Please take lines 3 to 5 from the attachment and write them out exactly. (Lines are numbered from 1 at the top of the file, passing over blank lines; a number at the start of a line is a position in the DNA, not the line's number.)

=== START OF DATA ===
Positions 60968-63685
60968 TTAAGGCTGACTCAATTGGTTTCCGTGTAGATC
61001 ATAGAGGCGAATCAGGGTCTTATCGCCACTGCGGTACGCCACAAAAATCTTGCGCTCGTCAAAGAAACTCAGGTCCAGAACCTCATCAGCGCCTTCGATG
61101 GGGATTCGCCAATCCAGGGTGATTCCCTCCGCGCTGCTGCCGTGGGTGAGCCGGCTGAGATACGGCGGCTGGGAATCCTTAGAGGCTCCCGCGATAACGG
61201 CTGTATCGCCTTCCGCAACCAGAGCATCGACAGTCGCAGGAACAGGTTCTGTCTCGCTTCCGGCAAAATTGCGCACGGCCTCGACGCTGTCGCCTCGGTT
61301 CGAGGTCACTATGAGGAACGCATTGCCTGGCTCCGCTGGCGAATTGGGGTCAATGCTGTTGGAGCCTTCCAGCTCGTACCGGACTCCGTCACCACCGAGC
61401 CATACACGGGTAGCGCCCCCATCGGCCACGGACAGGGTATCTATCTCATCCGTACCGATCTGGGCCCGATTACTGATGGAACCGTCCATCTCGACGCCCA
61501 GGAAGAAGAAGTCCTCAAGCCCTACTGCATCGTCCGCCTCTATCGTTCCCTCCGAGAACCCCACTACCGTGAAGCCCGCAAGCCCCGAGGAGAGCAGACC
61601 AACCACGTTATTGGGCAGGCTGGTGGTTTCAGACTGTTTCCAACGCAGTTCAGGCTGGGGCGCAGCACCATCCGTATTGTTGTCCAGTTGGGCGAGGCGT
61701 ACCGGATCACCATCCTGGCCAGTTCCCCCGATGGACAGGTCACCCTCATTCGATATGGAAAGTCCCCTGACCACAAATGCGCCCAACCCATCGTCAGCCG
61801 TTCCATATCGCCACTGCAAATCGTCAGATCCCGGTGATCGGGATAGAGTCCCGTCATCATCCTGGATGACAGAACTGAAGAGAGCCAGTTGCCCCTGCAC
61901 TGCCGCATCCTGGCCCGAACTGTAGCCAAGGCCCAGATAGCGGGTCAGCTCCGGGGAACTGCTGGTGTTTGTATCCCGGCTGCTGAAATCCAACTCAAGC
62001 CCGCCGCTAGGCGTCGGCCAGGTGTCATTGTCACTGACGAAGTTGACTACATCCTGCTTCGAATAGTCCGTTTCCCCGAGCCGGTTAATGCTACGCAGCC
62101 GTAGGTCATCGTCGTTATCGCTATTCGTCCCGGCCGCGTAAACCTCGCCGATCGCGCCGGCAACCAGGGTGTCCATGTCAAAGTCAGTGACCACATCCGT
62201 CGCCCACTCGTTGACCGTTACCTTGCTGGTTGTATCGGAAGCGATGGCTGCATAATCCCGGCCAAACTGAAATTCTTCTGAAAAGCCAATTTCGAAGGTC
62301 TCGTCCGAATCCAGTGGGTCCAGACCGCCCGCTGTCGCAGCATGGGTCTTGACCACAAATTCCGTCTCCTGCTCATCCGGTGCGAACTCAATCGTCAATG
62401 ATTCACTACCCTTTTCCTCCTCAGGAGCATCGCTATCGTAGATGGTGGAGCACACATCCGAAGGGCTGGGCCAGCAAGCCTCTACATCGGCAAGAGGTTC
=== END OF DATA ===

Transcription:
61001 ATAGAGGCGAATCAGGGTCTTATCGCCACTGCGGTACGCCACAAAAATCTTGCGCTCGTCAAAGAAACTCAGGTCCAGAACCTCATCAGCGCCTTCGATG
61101 GGGATTCGCCAATCCAGGGTGATTCCCTCCGCGCTGCTGCCGTGGGTGAGCCGGCTGAGATACGGCGGCTGGGAATCCTTAGAGGCTCCCGCGATAACGG
61201 CTGTATCGCCTTCCGCAACCAGAGCATCGACAGTCGCAGGAACAGGTTCTGTCTCGCTTCCGGCAAAATTGCGCACGGCCTCGACGCTGTCGCCTCGGTT